When anyone asks me what my favourite season is I can never decide because they each have their good points but, this year, our late-arriving autumn has certainly been magnificent. On Wednesday I caught the train to Radyr for a meander around Forest Farm Nature Reserve and it was sublime. From bright golden yellows to rustling red-browns, with some leaves still decorating spreading branches above my head and others carpeting the woodland floor beneath my feet, I spent a marvellous day, my eyes admiring, my feet kicking, my neck craning and all my senses spilling over. Ah, autumn!
As I mentioned in yesterday’s blog, I spent several hours of a glorious autumnal Friday wandering amongst the trees in Cardiff’s Bute Park, and it was wonderful. I love trees and this meander reminded me why – their myriad different shapes and sizes, the variety of colours and textures in their leaves and their bark, and how difficult it is to capture all those qualities well in photographs. Since 2015, the year I spent photographing a tree each and every single day, I find I’m a little out of practice. I haven’t decided on next year’s project yet so maybe …
There is so much to love about autumn: it’s as if Nature is an award-winning play, and all the trees are her actors. She’s coming to the end of another successful season, it’s the last grand finale, the players are dressed in magnificent richly coloured costumes ready to take their final bows before a rapturous audience amidst great critical acclaim … and then the curtain comes down for another year.
Meet the Stonechat (Saxicola torquata), the bird whose song sounds like two pebbles being rapped together, hence its common name.
These little birds, about the size of your average Robin, usually live a little north of where I live in south Wales, preferring the plantations of conifers that grow in the Welsh valleys and the heathland of the Brecon Beacons. But, come the cooler temperatures of autumn they begin to move south to over-winter in slightly warmer climes.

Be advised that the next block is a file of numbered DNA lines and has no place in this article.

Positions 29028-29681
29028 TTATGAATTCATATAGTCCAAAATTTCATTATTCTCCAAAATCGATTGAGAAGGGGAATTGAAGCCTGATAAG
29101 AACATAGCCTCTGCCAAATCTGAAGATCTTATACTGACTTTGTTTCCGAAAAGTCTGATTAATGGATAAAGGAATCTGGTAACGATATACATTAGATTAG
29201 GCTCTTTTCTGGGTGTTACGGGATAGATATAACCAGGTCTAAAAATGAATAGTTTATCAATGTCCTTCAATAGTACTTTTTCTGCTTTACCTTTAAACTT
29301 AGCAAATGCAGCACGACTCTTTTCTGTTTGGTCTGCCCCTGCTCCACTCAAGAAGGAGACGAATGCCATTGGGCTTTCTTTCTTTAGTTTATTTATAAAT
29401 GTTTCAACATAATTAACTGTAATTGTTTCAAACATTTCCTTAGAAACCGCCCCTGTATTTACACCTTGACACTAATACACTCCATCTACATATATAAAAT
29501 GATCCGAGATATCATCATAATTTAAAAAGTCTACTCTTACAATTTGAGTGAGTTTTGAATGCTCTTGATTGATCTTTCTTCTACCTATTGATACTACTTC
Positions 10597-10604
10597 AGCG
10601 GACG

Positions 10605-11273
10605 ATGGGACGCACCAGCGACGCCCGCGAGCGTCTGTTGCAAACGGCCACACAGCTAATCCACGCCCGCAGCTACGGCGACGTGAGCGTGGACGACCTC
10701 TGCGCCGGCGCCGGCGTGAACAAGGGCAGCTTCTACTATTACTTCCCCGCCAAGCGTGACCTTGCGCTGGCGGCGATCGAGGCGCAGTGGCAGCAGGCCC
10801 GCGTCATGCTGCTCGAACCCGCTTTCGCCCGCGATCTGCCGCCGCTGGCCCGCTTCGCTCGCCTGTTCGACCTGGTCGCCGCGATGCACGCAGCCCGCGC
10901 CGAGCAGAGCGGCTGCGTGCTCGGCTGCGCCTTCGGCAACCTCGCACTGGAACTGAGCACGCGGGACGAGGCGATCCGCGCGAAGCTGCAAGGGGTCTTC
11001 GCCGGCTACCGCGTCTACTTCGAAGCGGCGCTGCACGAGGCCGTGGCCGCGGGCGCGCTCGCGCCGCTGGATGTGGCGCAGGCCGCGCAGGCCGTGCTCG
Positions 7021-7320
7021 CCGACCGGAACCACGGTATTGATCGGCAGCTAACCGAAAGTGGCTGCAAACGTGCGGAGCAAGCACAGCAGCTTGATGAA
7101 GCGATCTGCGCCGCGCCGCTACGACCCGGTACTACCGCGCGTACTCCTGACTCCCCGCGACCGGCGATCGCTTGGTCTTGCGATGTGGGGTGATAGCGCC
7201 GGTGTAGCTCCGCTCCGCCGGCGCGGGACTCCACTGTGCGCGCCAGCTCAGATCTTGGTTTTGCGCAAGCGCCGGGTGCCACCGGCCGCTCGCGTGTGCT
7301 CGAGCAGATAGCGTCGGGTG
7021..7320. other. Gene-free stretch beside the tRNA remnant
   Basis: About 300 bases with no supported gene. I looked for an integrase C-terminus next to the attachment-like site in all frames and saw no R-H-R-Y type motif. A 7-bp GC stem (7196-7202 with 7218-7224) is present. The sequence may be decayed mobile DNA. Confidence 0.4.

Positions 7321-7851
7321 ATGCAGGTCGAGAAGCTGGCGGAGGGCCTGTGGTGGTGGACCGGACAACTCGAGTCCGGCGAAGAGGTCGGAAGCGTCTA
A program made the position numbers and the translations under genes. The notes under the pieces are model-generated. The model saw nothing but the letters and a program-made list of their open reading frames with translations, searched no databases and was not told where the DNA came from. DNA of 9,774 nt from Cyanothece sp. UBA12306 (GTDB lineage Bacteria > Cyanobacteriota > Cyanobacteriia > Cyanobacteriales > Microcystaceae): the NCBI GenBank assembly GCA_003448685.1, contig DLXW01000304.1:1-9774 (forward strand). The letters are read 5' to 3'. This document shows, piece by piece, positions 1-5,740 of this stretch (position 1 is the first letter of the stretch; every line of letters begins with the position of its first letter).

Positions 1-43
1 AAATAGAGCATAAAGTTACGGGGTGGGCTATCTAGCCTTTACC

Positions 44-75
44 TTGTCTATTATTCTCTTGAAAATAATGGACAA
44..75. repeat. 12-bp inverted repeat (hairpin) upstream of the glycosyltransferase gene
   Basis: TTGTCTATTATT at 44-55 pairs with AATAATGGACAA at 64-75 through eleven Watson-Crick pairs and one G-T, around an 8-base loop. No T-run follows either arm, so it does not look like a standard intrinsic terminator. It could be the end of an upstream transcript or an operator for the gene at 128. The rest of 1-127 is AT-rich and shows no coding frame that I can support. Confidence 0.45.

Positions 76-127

I saw my first local bird at the Cardiff Bay Wetland Reserve on 17 September, a pair at Cosmeston Lakes Country Park on 6 October, and then a solitary female at Grangemoor Park last Sunday, 8 October.
Stonechats are not always easy to spot, as they duck down amongst tall grass and wildflowers in their search for insects and seeds, and their colours act as good camouflage. But, luckily, they also have a habit of perching on the tops of those grasses and wildflowers and on low shrubs so they can keep an eye out for threats – and humans with cameras! – so I have managed to get a few distant photos.
I was living in Auckland, New Zealand, when I first spotted one of these mushrooms and I admit to having had a ‘wow’ moment. It was like walking into a fairytale … I half expected fairies and elves to emerge and perform a magical dance amongst the leaf litter. This is, after all, the classic what-every-kid-would-draw-if-you-asked-them mushroom.
The Fly agaric (Amanita muscaria), also known as the Fly amanita and the Scarlet flycap, isn’t native to New Zealand but was unintentionally introduced there due to its rather intimate relationship with pine trees. Since its arrival, it has been quite wanton and, as it has now begun forming relationships with native trees, to the detriment of native fungi, it is considered a pest.
As the flesh of the Fly agaric contains psychoactive substances it has been used for centuries in religious and shamanistic rituals in Asia and parts of northern Europe. This fungus is, however, classified as poisonous, so forget the hallucinogenic adventure and feast with your eyes only!
Just two short weeks ago, my local cemetery was dotted with these vibrant little bursts of orange. Now they’ve all disappeared. This pretty little member of the daisy family is officially known as Pilosella aurantiaca but I much prefer its many common names: orange or tawny hawkweed (‘hawk’ because the Romans believed hawks ate the blossoms to enhance their vision and ‘weed’ because it can be very invasive in the right conditions); Grim-the-collier (after the character Grim, who appeared in English devil plays in the 1600s); devil’s paintbrush (another reference to the devil in those old plays or, maybe, because it can be a devil of a plant to get rid of!); and, my favourite, fox-and-cubs (perhaps because the yet-to-open flowers seem to hide beneath those that are open or, more likely, because the furry rosette of leaves sends out runners to produce more furry little plants). Love it or curse it, this little plant is rich in nectar so a favourite of bees.